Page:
Be strategic if you have a fair credit score. You may be eager to submit various applications, but each comes with a hard inquiry. While one or two of these inquiries is nothing to worry about, too many can actually lower your credit score and make it more difficult to get approved. These cards are a great option if you have a fair credit score:

Credit One Bank Platinum Visa

  • Fees: None
  • Security Deposit: None
  • Features: Can choose your payment due date; monitor your monthly Experian score online
  • Other Rewards: One percent cash back reward on eligible purchases

Capital One Platinum Credit Card

  • Fees: None
  • Security Deposit: None
  • Features: Get a higher credit line after making your first five monthly payments on time
  • Other Rewards: Free online monitoring of your credit score with CreditWise

Capital One QuicksilverOne Cash Rewards Credit Card

  • Fees: $39 annual fee
  • Security Deposit: None
  • Features: 1.5 percent cash back on every purchase
  • Other Rewards: No limit or expiration on cash back rewards

You may still have difficulty getting approved for these cards if your credit score is on the lower end of this range. If you have concerns about whether or not you’ll get approved, consider sticking with a secured credit card or one of the cards aimed at people with poor credit scores. You’re more likely to get approved and reduce the risk of lowering your credit score with too many hard inquiries.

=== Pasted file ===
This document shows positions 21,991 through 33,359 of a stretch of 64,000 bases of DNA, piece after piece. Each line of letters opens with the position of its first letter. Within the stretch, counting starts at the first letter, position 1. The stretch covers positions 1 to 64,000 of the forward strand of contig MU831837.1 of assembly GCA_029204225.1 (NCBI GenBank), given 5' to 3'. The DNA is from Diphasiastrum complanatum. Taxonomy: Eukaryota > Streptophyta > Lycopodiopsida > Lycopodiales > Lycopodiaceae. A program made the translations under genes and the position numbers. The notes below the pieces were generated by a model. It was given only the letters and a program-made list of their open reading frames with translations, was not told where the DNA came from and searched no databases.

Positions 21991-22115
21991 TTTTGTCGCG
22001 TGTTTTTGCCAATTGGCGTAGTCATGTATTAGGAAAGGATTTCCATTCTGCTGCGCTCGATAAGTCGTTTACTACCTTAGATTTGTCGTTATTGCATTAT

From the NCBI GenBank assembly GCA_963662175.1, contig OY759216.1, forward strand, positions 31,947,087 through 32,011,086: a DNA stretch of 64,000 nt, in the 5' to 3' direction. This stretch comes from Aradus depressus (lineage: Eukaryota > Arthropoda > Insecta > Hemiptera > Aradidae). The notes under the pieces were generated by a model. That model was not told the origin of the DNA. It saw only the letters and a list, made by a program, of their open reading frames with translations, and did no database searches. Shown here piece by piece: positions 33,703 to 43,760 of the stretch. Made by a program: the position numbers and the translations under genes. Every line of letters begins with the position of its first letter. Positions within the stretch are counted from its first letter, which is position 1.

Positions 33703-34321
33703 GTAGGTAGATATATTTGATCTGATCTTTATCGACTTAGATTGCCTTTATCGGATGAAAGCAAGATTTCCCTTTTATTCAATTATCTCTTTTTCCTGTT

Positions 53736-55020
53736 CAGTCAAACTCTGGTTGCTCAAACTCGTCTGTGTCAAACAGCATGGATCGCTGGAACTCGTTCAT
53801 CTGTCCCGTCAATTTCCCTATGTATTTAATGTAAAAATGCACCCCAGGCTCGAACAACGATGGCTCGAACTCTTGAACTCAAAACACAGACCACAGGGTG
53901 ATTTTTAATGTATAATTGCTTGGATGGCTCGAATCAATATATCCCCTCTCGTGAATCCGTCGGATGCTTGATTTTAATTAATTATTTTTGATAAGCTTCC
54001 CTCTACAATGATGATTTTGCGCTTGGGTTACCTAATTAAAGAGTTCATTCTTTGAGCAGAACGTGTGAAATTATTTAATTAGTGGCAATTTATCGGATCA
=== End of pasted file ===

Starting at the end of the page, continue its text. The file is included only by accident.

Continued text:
670 – 799: Credit Cards for Good Credit Scores

A “good” credit score falls within the range of 670 to 799. According to FICO, 704 is the average FICO score in the United States — the eighth year of an increase since the Great Recession in 2008. FICO also notes that this increase is due mostly to fewer consumers having scores lower than 550 and an increase in people with scores above 800.

With a good credit score, a greater number of credit cards with benefits become available to you, such as cash back opportunities and travel rewards. Shop around and determine what kinds of perks are most important to you. Popular options for these rewards include:

Discover it Cash Back

  • Fees: None
  • Security Deposit: None
  • Features: Earn five percent cash back on qualifying purchases and unlimited one percent on all other purchases
  • Other Rewards: Match all cash back earned in the first year

Chase Freedom Unlimited Credit Card

  • Fees: None
  • Security Deposit: None
  • Features: Unlimited 1.5 percent cash back on all purchases
  • Other Rewards: $200 cash bonus after spending $500 on purchases in first three months of account opening

Capital One Venture Rewards Credit Card

  • Fees: None during first year; $95 annual fee after
  • Security Deposit: None
  • Features: Earn 2 airline miles per every dollar spent on every purchase
  • Other Rewards: Earn 50,000 bonus miles if you spend $3,000 on purchases in first three months of account opening